This article began by saying that there is a real problem that needs real solutions. The problem is not just that centrist candidates don't get elected to represent the middle of the political spectrum. Winner-take-all election rules also exclude everyone else who doesn't line up behind one of two leading parties.

We need very different election rules based on proportional representation. This very simple principle is one key to a multi-party political system, one in which the number of viable political parties is determined by the voters, not by the rule for counting votes.

Replacing winner-take-all rules with proportional representation is a big change. It will take time. Are there smaller steps toward a multi-party system to be taken in the meantime?

Improving ballot access for independent and small party candidates would help. So would smaller legislative districts and more seats in the legislature. Because elections to executive branch offices are inherently winner-take-all, restoring the balance of power between the executive and legislative branches -- undoing the current concentration of power in the hands of the executive -- might be a factor. Making money less important in campaigns is definitely a factor. Prop 15 (a limited test of public financing of campaigns that would also remove the existing ban on public financing) would be a small first step in California. We endorse it even though the funding formula needs to be changed to provide a level playing field for all candidates.

Prop 14 would be a major step in the opposite direction. It would increase the role of corporate money in elections. If it were to elect candidates any different from those elected today, that would be because they are supported by and beholden to big business, not because they are politically "moderate". Far from encouraging the development of new parties, this ballot measure would threaten the existence of the small parties California now has.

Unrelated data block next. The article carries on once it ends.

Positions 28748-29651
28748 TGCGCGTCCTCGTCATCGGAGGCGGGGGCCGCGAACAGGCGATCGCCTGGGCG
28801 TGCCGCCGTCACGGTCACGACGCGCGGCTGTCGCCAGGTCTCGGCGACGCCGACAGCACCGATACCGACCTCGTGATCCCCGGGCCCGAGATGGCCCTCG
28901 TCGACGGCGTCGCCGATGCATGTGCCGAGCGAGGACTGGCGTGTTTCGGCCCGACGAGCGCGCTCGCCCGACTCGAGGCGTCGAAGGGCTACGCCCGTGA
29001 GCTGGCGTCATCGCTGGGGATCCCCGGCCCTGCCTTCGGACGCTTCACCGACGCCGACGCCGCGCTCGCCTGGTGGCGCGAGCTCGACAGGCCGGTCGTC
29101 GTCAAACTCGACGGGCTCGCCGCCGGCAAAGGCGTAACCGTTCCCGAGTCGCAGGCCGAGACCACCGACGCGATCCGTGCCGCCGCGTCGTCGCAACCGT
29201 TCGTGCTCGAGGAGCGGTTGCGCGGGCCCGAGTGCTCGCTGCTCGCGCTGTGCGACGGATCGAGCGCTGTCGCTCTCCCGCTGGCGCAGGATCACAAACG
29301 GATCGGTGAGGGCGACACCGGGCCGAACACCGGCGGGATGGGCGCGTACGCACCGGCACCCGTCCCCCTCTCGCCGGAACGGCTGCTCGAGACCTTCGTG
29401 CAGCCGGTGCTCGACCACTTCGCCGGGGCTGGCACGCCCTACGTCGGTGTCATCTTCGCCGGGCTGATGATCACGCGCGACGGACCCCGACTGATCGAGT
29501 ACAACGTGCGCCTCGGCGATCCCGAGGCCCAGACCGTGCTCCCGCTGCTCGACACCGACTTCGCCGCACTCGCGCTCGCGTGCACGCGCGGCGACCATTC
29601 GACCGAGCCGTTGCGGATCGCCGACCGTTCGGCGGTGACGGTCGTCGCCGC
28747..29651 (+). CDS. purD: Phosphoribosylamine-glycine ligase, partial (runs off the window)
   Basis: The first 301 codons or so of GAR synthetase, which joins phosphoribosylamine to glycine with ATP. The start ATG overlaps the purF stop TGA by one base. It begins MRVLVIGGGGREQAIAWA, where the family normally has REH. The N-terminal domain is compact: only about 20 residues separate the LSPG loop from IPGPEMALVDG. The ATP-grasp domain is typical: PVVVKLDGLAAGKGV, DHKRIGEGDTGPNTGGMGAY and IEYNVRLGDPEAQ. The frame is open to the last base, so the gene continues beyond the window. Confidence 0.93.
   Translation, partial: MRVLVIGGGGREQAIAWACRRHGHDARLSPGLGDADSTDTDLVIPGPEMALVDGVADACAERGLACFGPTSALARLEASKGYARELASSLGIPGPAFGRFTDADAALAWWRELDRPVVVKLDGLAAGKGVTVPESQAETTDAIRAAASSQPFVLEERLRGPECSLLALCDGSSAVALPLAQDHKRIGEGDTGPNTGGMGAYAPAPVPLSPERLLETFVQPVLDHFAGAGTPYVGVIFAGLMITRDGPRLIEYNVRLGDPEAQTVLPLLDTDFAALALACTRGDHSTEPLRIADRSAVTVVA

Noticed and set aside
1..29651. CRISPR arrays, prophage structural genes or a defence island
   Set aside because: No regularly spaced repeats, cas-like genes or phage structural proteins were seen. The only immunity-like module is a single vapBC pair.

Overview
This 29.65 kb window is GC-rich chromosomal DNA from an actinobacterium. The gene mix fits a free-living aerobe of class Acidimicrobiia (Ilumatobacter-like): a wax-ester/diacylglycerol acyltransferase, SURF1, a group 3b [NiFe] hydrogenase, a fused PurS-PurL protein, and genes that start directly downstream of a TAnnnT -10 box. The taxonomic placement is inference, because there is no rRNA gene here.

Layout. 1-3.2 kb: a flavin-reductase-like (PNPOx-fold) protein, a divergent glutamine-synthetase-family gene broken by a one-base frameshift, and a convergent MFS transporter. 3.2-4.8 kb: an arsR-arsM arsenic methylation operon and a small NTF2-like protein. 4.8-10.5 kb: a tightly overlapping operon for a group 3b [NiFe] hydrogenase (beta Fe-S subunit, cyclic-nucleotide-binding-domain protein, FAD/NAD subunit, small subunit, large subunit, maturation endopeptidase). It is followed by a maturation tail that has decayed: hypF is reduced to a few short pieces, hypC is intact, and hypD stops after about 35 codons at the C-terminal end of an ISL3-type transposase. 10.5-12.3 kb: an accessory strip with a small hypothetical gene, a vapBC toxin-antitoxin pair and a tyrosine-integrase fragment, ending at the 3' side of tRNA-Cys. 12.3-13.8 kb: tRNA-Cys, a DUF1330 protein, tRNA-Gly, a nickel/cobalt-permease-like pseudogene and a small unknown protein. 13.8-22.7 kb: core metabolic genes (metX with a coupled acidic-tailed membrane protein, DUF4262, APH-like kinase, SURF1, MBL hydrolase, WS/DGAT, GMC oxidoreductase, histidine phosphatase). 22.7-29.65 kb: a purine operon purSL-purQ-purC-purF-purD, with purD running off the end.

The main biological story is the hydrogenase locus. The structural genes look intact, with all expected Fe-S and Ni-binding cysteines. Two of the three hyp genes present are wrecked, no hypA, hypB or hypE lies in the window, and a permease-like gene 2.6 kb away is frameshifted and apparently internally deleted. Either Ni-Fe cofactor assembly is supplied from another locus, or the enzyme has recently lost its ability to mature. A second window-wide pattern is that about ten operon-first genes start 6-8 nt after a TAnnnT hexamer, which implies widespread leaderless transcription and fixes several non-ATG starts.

In order to continue building a socialist alternative to the major political parties, we must all take action now to defeat Prop 14.

A shorter statement on proportional representation, in the context of redistricting, can be found here.

Vote NO on Proposition 14!


As mentioned in the main article above, there are a several ways to elect state legislatures and Congressional delegations that represent nearly all voters, not just those who vote for a single plurality winner. Here is a very brief description of four types of proportional representation. For more information, see the references at the bottom of this page.

In the simplest form of proportional representation, each party presents a list of candidates. The voter choses the party she prefers and parties win seats in direct proportion to the votes they receive. Candidates are elected from each list in an order determined by the party itself, which can be done in caucuses, conventions or primary elections. This is called "closed party list" and is widely used, for example in South Africa and Nicaragua.